The Tangled Knot of Nepal's India Policy

 
 

On his return from a three-day state visit to India in September, Nepali Prime Minister Pushpa Kamal Dahal (also know as Prachanda) lauded his visit for creating fertile ground to elevate Nepal-India relations to new heights. Considering the failure to issue a joint statement during the India visit of the previous prime minister, Khadga Prasad Oli, earlier in 2016, the issuance of a 25-point joint statement this time around has been lauded as an achievement of the current premier’s visit – a marker that bilateral relations are beginning to look more cordial. Hope for the relationship is so glum among the masses and political elites alike after the political head-butting resulting from the undeclared blockade last year that the mere issuance of a joint statement is lauded more than any actual quantifiable progress.

A Visit Without Agendas?

During KP Oli’s Delhi visit six months ago, things were a little different. In Oli’s nine months at the helm of the Nepali government, his relational choices were constrained by external factors – primarily India’s opposition to the newly promulgated Nepali constitution and Oli’s treatment of disgruntled factions, primarily the Terai-based parties. Oli’s government was further alienated from Delhi due to the lack of impetus shown to remove a de facto blockade at the India-Nepal border. These external constraints were internalized into domestic factors, such as public opinion with nationalist and anti-Indian overtones, that subsequently shaped the Oli government’s dealings with India.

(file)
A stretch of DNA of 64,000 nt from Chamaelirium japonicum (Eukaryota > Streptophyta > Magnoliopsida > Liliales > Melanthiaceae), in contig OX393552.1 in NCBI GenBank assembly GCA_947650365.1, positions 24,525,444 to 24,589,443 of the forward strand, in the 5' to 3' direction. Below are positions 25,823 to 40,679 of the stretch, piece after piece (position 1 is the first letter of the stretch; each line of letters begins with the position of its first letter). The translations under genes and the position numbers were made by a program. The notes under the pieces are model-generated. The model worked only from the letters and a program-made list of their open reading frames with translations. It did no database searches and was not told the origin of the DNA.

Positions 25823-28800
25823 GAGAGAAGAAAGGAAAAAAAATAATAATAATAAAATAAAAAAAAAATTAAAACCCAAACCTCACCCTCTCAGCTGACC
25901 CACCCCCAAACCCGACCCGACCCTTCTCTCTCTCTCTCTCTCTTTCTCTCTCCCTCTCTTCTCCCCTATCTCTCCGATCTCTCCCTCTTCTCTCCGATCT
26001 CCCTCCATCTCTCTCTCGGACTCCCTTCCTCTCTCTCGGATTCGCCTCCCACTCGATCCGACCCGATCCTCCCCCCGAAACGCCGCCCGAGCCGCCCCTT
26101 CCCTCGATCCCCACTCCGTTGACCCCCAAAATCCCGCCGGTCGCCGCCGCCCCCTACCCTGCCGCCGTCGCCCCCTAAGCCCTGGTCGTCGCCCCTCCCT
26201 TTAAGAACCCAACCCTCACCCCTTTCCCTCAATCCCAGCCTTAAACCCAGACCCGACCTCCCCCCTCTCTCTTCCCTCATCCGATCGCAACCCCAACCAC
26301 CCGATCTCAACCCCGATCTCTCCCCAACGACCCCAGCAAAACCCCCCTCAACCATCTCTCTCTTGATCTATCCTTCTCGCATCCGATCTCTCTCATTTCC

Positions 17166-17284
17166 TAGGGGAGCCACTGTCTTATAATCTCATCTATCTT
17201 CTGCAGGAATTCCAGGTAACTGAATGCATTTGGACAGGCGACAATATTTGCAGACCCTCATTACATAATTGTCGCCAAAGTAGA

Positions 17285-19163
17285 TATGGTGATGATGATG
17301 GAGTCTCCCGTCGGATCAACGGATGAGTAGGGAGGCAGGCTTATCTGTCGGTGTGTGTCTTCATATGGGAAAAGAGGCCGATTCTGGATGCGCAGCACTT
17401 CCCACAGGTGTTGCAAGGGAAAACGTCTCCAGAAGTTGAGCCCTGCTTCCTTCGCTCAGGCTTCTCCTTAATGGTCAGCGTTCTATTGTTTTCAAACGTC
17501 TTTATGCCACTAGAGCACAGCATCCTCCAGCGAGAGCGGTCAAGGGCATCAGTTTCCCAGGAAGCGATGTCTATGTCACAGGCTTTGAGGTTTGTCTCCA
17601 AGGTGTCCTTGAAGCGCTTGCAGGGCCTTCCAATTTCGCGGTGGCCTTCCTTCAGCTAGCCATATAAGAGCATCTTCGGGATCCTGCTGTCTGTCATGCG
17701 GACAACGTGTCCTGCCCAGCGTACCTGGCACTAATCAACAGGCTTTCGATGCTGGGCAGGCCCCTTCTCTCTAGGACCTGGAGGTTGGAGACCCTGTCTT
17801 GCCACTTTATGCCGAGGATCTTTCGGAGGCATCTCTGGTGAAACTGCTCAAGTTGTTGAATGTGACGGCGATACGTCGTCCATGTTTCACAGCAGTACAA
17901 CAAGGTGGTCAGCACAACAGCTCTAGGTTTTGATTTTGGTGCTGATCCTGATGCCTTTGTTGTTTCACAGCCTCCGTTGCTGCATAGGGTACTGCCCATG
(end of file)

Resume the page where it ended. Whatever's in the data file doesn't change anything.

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The inability to produce a joint statement during Oli’s state visit related to these very constraints. Delhi refused to issue a statement implying that the the Nepali constitution was welcomed in India, while Kathmandu was adamant that these particular points be included, primarily for their domestic audience.

In July, the Communist Party of Nepal (Maoist Center), a key partner in the Oli-led coalition government, withdrew its support. Subsequently a new coalition government was formed in August, led by Prachanda with the Nepali Congress as the key coalition partner, while the Oli-led CPN (Unified Marxist-Leninist) party chose to remain as opposition. The move to withdraw from the coalition and form a new government is widely believed to have been orchestrated or at the very least influenced by Delhi.

Prachanda’s immediate visit to Delhi just six months after a state visit by the previous prime minister has raised a lot of eyebrows. A visit so soon would have no expectations or agenda. Before his visit, Prachanda said that the main objective of the visit was building trust between the two nations. He went further and assured his coalition partners as well as the opposition that he would not sign any grander agreement that could be deemed against the interest of Nepal.